The News That Matters about the Nuclear Industry

Small nuclear reactors not a good deal for Indonesia

Nuclear Power and Small Modular Reactors in Indonesia: Potential and Challenges, The Nautilus Institute, Bernadette K. Cogswell, Nataliawati Siahaan, Friga Siera R, M. V. Ramana, and Richard Tanter Indonesian Institute for Energy Economics Nautilus Institute for Security and Sustainability April 2017 

“………CONCLUSION This report has also outlined many challenges that would have to be overcome before any SMRs are constructed in Indonesia, including a lack of support for nuclear power at the highest (and lower) political levels, public opposition to nuclear power, the absence of tested SMR designs, and the higher electricity generation costs associated with SMR technology. There are also legislative regulations that could become obstacles for specific technologies, such as floating power plants, and the model of SMR construction that involve fabrication of the bulk of the reactor in factories

The first factor, the absence of widespread and sustained political support, has been the major roadblock for the establishment of nuclear power in general. The Indonesian nuclear establishment has been trying to set up nuclear power plants since the 1970s but has so far not managed to persuade government leaders. Indeed, in December 2015, then Energy and Mineral Resources Minister Sudirman Said announced publicly that the government had concluded that “this is not the time to build up nuclear power capacity. We still have many alternatives and we do not need to raise any controversies”.155 Although this decision might be revised in the future, it testifies to lack of broad-based political support. Given this context, those advocating constructing SMRs in a country like Indonesia that has no nuclear power capacity face the basic conundrum: building untested nuclear technologies that might lead to higher electricity generation costs is going to be more of a political challenge than constructing nuclear reactor designs that have been operated in other countries.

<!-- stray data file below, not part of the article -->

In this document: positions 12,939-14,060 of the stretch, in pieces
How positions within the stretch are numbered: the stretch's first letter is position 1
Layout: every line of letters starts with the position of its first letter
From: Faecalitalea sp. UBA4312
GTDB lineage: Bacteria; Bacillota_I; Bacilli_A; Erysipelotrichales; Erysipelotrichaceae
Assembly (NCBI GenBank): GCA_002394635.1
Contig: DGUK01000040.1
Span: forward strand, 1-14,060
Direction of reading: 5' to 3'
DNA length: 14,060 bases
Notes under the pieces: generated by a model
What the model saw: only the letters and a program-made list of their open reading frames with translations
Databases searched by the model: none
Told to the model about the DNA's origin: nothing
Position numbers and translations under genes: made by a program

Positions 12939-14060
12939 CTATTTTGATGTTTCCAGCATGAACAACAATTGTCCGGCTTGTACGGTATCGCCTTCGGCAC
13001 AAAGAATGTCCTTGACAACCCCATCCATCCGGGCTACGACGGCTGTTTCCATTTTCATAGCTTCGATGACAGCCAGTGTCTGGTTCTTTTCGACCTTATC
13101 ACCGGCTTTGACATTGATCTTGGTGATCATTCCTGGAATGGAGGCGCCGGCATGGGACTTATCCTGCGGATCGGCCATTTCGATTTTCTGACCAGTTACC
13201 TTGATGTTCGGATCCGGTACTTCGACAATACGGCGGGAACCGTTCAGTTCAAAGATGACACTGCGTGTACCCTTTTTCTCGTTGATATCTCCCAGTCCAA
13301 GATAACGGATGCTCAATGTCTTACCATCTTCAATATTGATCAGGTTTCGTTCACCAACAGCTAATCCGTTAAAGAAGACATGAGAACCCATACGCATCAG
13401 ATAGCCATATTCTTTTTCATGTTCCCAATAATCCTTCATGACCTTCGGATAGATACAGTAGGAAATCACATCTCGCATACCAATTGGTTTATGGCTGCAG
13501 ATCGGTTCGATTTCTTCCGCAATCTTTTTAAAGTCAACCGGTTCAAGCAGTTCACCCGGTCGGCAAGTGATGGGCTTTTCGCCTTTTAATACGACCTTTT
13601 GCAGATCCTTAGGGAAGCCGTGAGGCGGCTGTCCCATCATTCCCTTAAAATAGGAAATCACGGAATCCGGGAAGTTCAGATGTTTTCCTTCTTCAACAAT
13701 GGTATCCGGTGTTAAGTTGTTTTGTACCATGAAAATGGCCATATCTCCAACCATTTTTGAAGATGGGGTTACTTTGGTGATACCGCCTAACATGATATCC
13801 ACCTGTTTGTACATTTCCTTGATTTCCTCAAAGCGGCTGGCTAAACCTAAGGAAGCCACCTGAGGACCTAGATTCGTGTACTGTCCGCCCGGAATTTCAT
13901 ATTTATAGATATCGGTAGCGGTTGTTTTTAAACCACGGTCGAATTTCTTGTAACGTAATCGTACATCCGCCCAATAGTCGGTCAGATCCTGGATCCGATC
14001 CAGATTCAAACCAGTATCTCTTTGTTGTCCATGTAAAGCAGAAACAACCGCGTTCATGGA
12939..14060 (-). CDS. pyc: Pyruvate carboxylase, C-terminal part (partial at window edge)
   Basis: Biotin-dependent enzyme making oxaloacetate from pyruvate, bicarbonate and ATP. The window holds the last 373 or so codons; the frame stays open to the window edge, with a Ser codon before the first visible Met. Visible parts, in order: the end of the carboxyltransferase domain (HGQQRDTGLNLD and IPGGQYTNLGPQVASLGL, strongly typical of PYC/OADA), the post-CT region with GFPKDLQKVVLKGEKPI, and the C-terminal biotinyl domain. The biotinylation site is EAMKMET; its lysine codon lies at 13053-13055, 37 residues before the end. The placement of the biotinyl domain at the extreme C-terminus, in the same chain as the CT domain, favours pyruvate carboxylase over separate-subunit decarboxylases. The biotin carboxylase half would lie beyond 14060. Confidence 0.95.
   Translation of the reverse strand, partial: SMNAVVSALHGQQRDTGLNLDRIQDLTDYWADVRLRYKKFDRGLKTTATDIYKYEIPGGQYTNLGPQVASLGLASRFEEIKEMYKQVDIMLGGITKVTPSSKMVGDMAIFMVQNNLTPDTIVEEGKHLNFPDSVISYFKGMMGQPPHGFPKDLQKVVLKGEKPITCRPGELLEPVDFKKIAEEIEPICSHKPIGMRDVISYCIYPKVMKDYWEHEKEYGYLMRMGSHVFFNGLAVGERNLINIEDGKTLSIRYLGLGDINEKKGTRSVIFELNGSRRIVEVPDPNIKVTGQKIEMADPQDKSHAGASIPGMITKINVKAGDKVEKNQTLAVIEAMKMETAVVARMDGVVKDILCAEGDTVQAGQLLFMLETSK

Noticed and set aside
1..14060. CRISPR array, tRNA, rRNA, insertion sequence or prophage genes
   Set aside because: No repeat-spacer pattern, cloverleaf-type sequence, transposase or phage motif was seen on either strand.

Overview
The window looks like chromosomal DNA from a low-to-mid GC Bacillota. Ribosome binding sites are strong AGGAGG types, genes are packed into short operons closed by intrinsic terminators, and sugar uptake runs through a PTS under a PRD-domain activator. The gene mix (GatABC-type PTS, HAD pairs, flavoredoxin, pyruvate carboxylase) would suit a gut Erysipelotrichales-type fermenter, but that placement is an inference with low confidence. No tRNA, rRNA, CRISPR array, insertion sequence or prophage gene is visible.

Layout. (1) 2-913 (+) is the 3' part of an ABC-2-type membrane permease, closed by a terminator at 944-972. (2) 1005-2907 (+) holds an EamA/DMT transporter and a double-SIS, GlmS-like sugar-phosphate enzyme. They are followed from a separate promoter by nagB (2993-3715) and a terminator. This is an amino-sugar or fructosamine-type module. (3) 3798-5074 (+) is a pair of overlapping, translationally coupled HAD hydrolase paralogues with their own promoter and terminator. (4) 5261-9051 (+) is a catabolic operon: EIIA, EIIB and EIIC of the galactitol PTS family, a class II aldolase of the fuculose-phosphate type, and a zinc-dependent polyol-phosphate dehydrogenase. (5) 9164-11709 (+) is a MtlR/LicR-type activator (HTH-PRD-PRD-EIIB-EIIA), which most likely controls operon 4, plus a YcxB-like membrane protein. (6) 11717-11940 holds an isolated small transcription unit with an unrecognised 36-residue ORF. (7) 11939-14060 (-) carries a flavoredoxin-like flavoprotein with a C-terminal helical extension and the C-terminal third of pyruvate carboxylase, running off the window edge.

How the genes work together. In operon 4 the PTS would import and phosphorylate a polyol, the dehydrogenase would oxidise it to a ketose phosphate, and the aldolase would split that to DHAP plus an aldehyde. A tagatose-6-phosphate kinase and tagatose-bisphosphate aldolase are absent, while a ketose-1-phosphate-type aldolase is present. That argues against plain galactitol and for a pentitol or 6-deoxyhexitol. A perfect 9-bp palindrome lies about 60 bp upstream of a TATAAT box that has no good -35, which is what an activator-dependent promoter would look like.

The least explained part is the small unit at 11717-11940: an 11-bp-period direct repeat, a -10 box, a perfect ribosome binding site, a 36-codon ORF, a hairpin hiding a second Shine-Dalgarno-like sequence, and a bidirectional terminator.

The higher electricity generation cost associated with SMRs should be seen not just in comparison with the cost of generating electricity with a large NPP but also with a range of alternatives that are available in Indonesia. Of these, the declining cost of solar photovoltaic technology is particularly relevant. Studies testify to the large potential of solar energy in Indonesia and the government has been adopting policies that promise to accelerate the construction of significant amounts of solar capacity.

The smaller power level of SMRs also implies that producing the same amount of electricity using these as opposed to large reactors would require dealing with public resistance at many more sites. Because public opposition has played a major role in stopping construction of nuclear power plants so far, constructing SMRs might be even more of a challenge than large reactors; for SMRs, the potential benefits accruing from electricity generation comes at a higher economic and social cost. As a result, it would seem that the construction of SMRs is unlikely, especially in large enough numbers to make a sizeable contribution to Indonesia’s electricity generation.


May 1, 2017 - Posted by | Indonesia, technology

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